Can heritage be copyrighted? Is memory a public domain?


Strong discussion on the polish internet takes place nowadays because of the Fiat advertisement created by Leo Burnett. This polish version of very similar conceptions which could be seen in France or Italy is now being accused of using public memory for the commercial purposes:

see it on YouTube

To tell the truth, Fiat became a part of polish history. But for many people using an image of Solidarity movement, Lech Wa??sa, John Paul II or even the Warsaw Uprising in the advertisement is a violation of principle in which great historical moments and personalities can not be owned by any political or commercial circle – they are a public domain of memory and can not be credited to the one company or political party.

In this case there is – over this main problem with ownership of social memory – another level of controversy. The Solidarity logo used in this advertisement is an exclusive and legally protected property of the Union (trademark). It is very possible that actual leaders of „Solidarno??“ will act against this copyright violation.

Surely it is worth to see this case in a wider context. Who owns the history? Can public memory be used in a commercial way? As well as in the matter of historical sport statistics from american baseball league, questions about the range of copyrights in history can be asked. And more – if Domesday Book is a part of the common historical british heritage, why National Archives (financed of the public taxes) asks for money for the access to the digital scans of it? Why photographers from polish Wikipedia can not take photos in Wawel, the famous seat of the polish kings? What with the historical resources?

This topic becomes more and more important, as it is so much easier to use, copy, remix or edit historical resources available on the internet or collected by using digital tools (digital camera). There are also some questions for the future: how to legally collect the internet heritage?

2 Gedanken zu „Can heritage be copyrighted? Is memory a public domain?“

  1. Der Beitrag verkennt, wenn er sich auf die „public domain of memory“ beruft, grundsätzlich die Implikationen der public domain. Diese soll jeder unabhängig von seinem Zweck (und das heisst auch: kommerziell) benutzen können, soweit dies – dies wäre aufgrund der Debatte um „Mona Lisa“ im deutschen Markenrecht zu ergänzen – nicht neue Ausschließlichkeitsrechte begründet, die die Public Domain beeinträchtigen. Durch die Verwendung von Elementen des nationalen Gedächtnissen in einer Werbung wird das Gedächtnis nicht „enteignet“. Wer sollte außerdem bestimmen können, was ein angemessener und was ein unangemessener Gebrauch ist? Die benetton-Entscheidung des Bundesverfassungsgerichts hat überzeugend aufgezeigt, dass auch Werbung am Schutz der Meinungsfreiheit teilhaben kann. Werbung will verkaufen, sie geht aber darin nicht auf: sie ist zugleich ein Forum der gesellschaftlichen Auseinandersetzung.

  2. Hi Marcin
    I do not quite agree. I think you are right with your notion, that no company or political party can become an owner of a particular part of history that „belongs“ to the society as such, like the examples you give: lech walesa talking, the pope kissing, people rallying – whatever happens on public ground surely is part of a public memory.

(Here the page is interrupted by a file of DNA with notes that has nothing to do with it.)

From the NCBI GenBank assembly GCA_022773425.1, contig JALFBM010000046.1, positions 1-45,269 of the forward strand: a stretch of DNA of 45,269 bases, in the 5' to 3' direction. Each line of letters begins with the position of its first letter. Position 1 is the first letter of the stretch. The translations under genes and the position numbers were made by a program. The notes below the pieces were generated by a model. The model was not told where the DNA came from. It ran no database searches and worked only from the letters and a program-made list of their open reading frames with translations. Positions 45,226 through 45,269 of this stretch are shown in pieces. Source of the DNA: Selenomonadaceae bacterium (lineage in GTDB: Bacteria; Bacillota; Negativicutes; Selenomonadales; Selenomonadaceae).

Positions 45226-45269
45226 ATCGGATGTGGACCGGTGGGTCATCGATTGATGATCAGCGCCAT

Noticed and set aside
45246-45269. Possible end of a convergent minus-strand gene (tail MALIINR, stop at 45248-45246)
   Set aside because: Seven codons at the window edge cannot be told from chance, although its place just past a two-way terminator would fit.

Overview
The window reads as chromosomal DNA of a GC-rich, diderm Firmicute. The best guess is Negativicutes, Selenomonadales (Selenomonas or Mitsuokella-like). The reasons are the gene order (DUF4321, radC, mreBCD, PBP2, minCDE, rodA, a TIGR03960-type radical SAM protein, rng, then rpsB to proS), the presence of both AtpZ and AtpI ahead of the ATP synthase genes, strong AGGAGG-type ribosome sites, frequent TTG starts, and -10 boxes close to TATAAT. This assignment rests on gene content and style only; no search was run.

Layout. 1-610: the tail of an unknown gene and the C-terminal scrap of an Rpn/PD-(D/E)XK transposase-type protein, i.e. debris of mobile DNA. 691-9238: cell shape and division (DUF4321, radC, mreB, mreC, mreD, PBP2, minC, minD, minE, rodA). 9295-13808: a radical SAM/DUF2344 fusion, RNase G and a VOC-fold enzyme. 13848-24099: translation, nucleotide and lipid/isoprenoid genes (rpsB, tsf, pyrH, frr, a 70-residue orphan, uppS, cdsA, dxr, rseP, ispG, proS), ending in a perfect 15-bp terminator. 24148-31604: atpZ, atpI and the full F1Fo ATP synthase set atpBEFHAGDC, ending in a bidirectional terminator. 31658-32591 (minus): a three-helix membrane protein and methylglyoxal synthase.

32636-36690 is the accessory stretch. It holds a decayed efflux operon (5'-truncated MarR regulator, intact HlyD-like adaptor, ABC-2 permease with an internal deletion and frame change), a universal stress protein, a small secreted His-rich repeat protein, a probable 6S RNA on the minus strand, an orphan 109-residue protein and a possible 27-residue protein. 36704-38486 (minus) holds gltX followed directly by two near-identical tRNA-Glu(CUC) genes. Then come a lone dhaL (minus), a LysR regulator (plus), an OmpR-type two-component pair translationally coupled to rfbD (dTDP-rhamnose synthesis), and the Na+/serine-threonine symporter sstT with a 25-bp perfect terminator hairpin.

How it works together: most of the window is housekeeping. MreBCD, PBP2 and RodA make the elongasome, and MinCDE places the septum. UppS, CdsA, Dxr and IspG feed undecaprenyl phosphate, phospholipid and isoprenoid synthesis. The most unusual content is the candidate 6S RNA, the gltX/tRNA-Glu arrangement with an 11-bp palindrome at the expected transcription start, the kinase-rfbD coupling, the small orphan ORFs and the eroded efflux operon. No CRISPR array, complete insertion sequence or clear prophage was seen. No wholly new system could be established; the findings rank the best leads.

but the commercial (as a sequence of moving pictures) in question is not an attempt of owning, but rather of borrowing (or appropriate or usurp) the public memory for a commercial objective. that’s questionable – but as kg points out in his commentary, is not against the idea of public domain, which also means, that everybody can use objects of public domain for it’s own use, even if it is commercial – unless it is otherwise noted (like in some part of the creative commons licenses).

    Even the Solidarnosc-logo, which is copyrighted, does not support any other argument. Fiat could very well just buy the right to use the logo in a commercial. This leads to other questions: would Solidarnosc let Fiat use its logo, and if not: can it be prohibited, if the logo is popping up in a – let’s say – news report of the time, where a television crew filmed Walesa in front of the Solidarnosc-logo, and further on.

    But I want to point out something else, and you mention it in your last paragraph: What about accessibility of objects that belong or should belong to public domain? Why are those objects shut away and cannot be published without restriction or (what Fiat could do, but Wikipedia can’t) paying royalties? That’s what is bothering me. So, finally, I do agree to some extent – but in another way.

    Kurzversion auf Deutsch:
    Ich finde die Nutzung von Quellen aus der „public domain“ für kommerzielle Zwecke nicht weiter problematisch (und gehe hier mit kg einig). Zu denken gibt mir die Kommerzialisierung und Überschützung von Quellen aus urheberrechtlichen Gründen, die eine Nutzung von „public domain“-Materialien verunmöglich oder zu einem Privileg wohlhabender Firmen werden lässt. Wenn sich Fiat einen Werbefilm zusammenschneiden kann, weil es urheberrechtliche Schutzgebühren bezahlen kann, eine Lehrperson oder eine Schülerin/ ein Schüler für das Gleiche mit Strafandrohung, Busse und Gefängnis rechnen muss – das finde ich eher beklagenswert.

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